A stye in the eye is an inflammation of the eyelid accompanied by a small
pus collection caused by the Staphylococcus bacteria. It is also known
as a hordeolum. A stye in the eye is
usually not a cause for alarm and mostly clear up on its own within a week
without any medical attention. The lump is often red and painful, resembling
a boil or pimple.
While most styes grow on the outside of the eyelid, some do form on the
inside. External styes, or styes on the eyelid,
will turn yellow and ooze pus. On the other hand, internal styes, or styes
that occur within the eyelid, are more painful. A gentle warm compress
against the stye helps it to release pus and relieves pain and swelling.
A stye in the eye can
reoccur from time to time so let's find out the various stye causes, stye symptoms,
types, and treatments.
A stye in the eye will result in a painful red swelling on the eyelid,
which will cause the eye to produce tears. Styes rarely impact both eyes
at the same time. It is possible to get more than one stye in the same
eye. Stye symptoms consist of the following:
eyelid swelling and discomfort
pain when blinking
the sensation that an object is in the eye
mucus discharge from the eye
droopiness of the upper eyelid
If the stye in the eye continues
for more than a week, you can start developing vision issues, the swelling
becomes more painful, it starts bleeding, spreads to other areas of the
face, and the eyelid/eyes become red. Hence, it is important that you see
an eye doctor immediately.
A Stye in eye can
be of 2 types-
External styes are when there are styes on the eyelid or
around the rim. They can turn yellow, fill with pus, and become painful.
External stye causes can
be connected to infections with one or more of the following:
Lash follicles: The tiny holes in the skin from which eyelashes grow can
get infected and lead to a stye.
Sebaceous (Zeis) gland: This gland contains sebum and is connected to
the eyelash follicle. Sebum keeps the eyelashes lubricated and prevents
them from drying out. When the gland is clogged, it can lead to an infection,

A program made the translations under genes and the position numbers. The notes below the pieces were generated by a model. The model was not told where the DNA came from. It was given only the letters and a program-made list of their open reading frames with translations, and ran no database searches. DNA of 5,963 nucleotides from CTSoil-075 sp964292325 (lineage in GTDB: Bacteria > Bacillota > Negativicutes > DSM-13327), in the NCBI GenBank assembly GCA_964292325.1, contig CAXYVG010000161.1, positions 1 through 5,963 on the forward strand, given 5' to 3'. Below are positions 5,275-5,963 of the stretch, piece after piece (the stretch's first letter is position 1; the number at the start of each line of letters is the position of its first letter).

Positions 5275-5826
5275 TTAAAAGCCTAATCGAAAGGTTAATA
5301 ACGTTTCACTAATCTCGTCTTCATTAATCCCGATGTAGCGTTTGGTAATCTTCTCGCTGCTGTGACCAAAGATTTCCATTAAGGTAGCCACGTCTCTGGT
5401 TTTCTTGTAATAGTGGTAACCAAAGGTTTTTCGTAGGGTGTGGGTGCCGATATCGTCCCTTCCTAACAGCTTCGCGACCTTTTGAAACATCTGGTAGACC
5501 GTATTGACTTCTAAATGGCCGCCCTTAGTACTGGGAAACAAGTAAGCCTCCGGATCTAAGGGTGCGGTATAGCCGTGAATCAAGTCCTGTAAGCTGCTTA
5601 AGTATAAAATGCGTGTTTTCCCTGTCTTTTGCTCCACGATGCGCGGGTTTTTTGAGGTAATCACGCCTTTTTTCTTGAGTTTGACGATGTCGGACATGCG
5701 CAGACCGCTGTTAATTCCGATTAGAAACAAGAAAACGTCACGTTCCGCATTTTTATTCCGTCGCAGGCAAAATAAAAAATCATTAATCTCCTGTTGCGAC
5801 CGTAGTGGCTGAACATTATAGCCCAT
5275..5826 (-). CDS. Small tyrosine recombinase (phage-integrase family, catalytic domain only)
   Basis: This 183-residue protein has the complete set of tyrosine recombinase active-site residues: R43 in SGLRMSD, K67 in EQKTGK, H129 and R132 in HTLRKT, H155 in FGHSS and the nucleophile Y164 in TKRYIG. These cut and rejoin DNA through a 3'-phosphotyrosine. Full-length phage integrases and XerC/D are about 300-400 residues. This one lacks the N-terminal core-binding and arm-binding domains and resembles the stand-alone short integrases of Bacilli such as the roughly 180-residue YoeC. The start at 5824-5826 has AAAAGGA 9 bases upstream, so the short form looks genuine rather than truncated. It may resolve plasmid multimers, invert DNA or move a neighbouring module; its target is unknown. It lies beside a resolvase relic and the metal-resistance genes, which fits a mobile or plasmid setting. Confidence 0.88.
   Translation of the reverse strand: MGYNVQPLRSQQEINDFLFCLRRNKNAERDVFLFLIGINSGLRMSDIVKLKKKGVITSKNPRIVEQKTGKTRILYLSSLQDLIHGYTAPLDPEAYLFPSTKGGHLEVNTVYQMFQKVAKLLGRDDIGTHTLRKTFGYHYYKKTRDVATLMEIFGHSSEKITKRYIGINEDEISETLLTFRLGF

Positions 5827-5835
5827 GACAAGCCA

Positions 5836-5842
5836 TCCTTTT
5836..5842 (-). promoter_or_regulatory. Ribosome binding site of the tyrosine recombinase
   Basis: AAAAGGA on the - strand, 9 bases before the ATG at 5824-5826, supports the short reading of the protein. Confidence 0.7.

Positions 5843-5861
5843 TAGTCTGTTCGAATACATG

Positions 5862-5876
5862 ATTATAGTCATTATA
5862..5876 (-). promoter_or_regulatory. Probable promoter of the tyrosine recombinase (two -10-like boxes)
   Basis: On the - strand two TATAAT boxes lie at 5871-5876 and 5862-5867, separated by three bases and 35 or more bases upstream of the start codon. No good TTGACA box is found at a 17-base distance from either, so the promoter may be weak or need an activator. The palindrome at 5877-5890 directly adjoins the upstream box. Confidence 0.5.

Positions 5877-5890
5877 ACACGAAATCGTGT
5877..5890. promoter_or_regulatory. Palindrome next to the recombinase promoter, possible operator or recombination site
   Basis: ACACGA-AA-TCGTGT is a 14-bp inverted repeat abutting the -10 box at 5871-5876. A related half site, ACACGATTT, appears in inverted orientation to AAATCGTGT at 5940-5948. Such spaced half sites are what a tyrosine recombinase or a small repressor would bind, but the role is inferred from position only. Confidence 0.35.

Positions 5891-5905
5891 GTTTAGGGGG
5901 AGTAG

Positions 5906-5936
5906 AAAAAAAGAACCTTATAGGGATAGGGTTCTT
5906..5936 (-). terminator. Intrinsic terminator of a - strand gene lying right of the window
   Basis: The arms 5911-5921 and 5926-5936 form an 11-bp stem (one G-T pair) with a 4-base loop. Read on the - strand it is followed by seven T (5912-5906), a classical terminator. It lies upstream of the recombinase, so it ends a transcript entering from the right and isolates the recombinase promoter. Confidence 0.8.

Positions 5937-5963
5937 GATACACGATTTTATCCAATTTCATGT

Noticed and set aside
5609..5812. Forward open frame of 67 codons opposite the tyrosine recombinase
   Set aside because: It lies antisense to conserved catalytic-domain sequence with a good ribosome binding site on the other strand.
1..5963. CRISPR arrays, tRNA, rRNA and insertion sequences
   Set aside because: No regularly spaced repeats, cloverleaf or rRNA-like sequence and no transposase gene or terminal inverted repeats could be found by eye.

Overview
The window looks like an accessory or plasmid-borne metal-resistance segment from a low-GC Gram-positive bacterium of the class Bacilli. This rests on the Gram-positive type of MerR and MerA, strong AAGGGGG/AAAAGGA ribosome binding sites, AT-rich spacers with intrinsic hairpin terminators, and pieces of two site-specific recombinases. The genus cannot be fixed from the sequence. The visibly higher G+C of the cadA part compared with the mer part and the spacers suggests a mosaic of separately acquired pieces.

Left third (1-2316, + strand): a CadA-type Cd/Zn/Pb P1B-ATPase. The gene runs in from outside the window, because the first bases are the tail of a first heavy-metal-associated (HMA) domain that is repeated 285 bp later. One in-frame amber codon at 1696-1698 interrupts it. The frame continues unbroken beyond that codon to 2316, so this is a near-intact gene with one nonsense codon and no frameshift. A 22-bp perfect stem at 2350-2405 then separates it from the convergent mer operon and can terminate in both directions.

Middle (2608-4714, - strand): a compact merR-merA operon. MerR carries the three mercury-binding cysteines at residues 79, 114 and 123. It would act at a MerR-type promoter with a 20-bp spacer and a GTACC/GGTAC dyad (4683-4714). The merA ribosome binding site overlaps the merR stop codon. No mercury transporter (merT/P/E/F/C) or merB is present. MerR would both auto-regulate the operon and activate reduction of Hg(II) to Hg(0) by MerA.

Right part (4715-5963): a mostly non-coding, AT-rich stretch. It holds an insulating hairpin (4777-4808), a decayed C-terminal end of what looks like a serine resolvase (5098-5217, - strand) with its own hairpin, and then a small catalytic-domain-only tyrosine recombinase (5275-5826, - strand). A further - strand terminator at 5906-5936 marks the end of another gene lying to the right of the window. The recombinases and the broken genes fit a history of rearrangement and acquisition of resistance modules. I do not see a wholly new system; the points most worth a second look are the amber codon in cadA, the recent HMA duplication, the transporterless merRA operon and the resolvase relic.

causing a stye.
Apocrine (Moll) gland: This gland is a sweat gland that drains in the
follicle of the eyelashes. The gland can get infected due to excess sweat
or sebum, leading to a stye.
A Stye inside the eye is
called internal stye and also results in swelling. Internal styes are caused
by an infection in the meibomian gland. These glands are in charge of making
a secretion that is part of the film covering the eye.
The following factors will raise the likelihood of developing a stye in
Although a stye in the eye is
more commonly found in teenagers, it can occur at any age. To avoid cross-contamination
from stye in the eye, if
a household member has a stye, the other residents should avoid sharing
washcloths or face towels.
A stye in the eye may
also develop as a result of a complication of rosacea. This inflammatory
skin disease mainly affects the skin of the face.
A stye in the eye usually
goes away on its own in a week without any medical intervention. Do not
attempt to burst a stye on your own. A warm compress applied gently to
the eye can help alleviate stye symptoms -
you just have to hold the compress against the eye for 5 to 10 minutes.
The compress not only relieves pain but it can also allow the pus to drain
from the stye in the eye.
If the stye in the eye is
very painful, pain relievers can be beneficial.
When there is an external stye, the doctor may remove an eyelash and drain
the pus with a thin needle. A specialist should only perform this procedure.
If the stye in the eye persists,
the doctor can advise using a topical antibiotic cream, oral medication,
or antibiotic eye drops. It is recommended to avoid using an eye cream
or contact lenses until the eye has fully healed.
Why choose Centre For Sight?
The eyes are one of the most complicated sensory organs. Be it a
stye in the eyeor any other concern related to your eye, Centre For Sight will
provide you with the best care thanks to our broad eye care network, highly
trained doctors, and cutting-edge technology brought in for treatment.
Feel free to reach out to us for any concerns related to your eyes.
Article: Got a Stye in the Eye? Find out what it is!
Author: CFS Editorial Team | Apr 09 2021 | UPDATED
*The views expressed here are solely those of the author in his private
capacity and do not in any way represent the views of Centre for Sight.